The demand for international education from, and to, all the corners of the world has never been higher.
Figures from the Organization for Economic Co-operation and Development (OECD) show that the number of students enrolled in higher education overseas increased by 50 percent between 2005-2012, with 4.5 million students enrolled outside their home country in 2012 alone. According to the Institute of International Education, that number is set to reach eight million by 2025, but just who are these newly-mobile school leavers and what is driving their insatiable hunger to experience a different culture?
The Institute of International Education’s research indicates that the students’ personal interest in a particular region has become less of an ‘excuse’ to travel, replaced by a desire by these adventurous, globally-aware millennials to assimilate new cultures into their own and follow in the footsteps of their parents’ generation, many of whom were born overseas and have a different world view already hard-wired into them.
These Third Culture Kids, a term coined back in the 1950s by American sociologist Ruth Hill Useem, have usually lived abroad from a young age and already been exposed to diverse cultural and educational influences. University has ceased to be a means to an end for this generation, instead becoming an opportunity to leave their comfort zone and develop themselves as much as citizens of the world as academics. Here are the true citizens of the future, instilled with a cultural intellect better suited to the new global society.
For parents, the desire to give their offspring an opportunity to broaden horizons and see the world is a major factor in their decision-making, but it isn’t without its anxieties. As the US and Western Europe are caught up by the likes of China and Singapore as the international study destinations of choice, the exposure to a new culture can also lead to feelings of isolation and imbalance if the institution isn’t watchful. For parents and students it is a calculated risk, but one that can be mitigated by choosing institutions with a proven track record of attaining success through diversity, where the expectations and working processes of different cultures are celebrated, not eroded.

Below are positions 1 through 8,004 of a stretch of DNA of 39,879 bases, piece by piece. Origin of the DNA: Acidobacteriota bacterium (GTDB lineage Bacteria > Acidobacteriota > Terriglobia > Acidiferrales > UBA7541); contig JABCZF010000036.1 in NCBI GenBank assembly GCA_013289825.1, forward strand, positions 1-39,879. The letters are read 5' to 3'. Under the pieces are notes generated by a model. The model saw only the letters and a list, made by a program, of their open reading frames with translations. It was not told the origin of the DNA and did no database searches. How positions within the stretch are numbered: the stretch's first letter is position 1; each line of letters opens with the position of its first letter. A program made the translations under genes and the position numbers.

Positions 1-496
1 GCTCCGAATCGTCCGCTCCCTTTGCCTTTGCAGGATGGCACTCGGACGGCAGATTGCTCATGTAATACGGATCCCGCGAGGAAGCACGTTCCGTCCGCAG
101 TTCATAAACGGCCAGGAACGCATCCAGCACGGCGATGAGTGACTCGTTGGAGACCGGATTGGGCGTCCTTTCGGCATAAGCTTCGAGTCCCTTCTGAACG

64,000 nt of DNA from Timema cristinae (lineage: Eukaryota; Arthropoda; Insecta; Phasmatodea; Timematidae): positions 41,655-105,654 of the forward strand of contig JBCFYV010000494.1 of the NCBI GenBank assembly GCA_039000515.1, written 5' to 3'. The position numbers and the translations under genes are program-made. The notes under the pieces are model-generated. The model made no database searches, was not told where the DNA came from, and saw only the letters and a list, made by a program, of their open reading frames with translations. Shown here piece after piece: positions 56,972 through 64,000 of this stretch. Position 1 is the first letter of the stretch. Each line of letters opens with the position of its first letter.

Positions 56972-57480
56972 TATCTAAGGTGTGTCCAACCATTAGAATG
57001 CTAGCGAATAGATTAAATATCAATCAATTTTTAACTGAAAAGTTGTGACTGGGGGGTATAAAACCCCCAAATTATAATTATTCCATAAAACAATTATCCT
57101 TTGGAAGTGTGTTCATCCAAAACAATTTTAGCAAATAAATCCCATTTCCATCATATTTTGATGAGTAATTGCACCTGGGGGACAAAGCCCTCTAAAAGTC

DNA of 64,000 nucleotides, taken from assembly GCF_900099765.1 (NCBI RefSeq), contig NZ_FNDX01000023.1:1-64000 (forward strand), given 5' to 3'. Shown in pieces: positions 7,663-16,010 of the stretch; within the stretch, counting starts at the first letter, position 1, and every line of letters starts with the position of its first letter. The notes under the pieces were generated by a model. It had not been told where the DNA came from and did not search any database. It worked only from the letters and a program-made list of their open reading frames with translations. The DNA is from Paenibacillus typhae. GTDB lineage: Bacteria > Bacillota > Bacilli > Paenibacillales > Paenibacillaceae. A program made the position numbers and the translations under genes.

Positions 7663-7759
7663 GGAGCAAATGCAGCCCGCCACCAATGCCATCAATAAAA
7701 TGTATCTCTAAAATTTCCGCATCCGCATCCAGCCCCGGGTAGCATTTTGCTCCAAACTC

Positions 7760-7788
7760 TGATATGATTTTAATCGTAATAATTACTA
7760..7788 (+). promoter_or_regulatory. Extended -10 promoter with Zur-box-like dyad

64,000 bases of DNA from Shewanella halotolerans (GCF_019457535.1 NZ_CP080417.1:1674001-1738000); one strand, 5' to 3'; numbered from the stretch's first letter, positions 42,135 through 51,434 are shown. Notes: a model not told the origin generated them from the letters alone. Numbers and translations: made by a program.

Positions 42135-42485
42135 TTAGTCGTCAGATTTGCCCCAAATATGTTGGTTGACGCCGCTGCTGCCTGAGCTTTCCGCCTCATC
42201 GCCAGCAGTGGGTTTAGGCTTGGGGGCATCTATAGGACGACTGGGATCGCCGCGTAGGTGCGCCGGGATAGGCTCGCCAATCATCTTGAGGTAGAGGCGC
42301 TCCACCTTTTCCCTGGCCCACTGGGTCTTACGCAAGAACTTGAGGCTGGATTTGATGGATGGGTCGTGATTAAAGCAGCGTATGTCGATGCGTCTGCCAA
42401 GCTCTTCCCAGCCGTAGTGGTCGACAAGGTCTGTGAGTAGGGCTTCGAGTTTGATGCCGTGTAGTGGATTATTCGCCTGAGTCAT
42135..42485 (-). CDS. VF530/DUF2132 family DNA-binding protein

Of course, it isn’t just the students and their parents leading the growth. IE University’s active pursuit of diversification helps it to become that ‘third culture’ for its students. IEU’s latest admissions year will be comprised of 70 percent overseas students from 108 countries, with a policy that values a person’s achievements outside the classroom as highly it does their test scores.
The economic growth of emerging markets such as India, Brazil and Nigeria has fueled this shift in overseas study patterns, with China and Singapore also setting high targets for inbound students over the next ten years. These changes may be intensifying competition, but they are also paving the way for important international collaborations. IEU’s bilateral agreements with 110 universities in more than 30 countries opens the doors for a rich cultural mix on its Spanish campuses while offering important life experiences for its own students abroad.
All of which means that there is now an ever-increasing number of students around the world who, when asked where it is they are from, struggle to offer an immediate answer. Perhaps unsurprisingly, Asia was responsible for 53 percent of all international students in 2012/13, according to OECD figures, and with English now firmly seen as the dominant language around the world, the last major hurdle to the idea of a ‘global classroom’ is finally coming down.
At the same time, globalization doesn’t mean that different destinations don’t have different appeal. English-speaking and Western European countries invariably offer more internationally recognized qualifications, while Spanish and Portuguese-speaking countries are also sought by those wanting a lifestyle and cultural change. What IEU offers its students is a deep understanding of the drivers behind the millennial generation’s choices, and its active pursuit of diversity makes it an attractive opportunity for the hundreds of international students who make it their home. This is a source of pride for IEU Admissions Director Miguel Costa. “You will not find many institutions with the kind of diversity we have, and in an increasingly globalized world, this also provides our graduates with an edge,” he says. The global students, it seems, are preparing to take on the world.
**Written by: The Report Company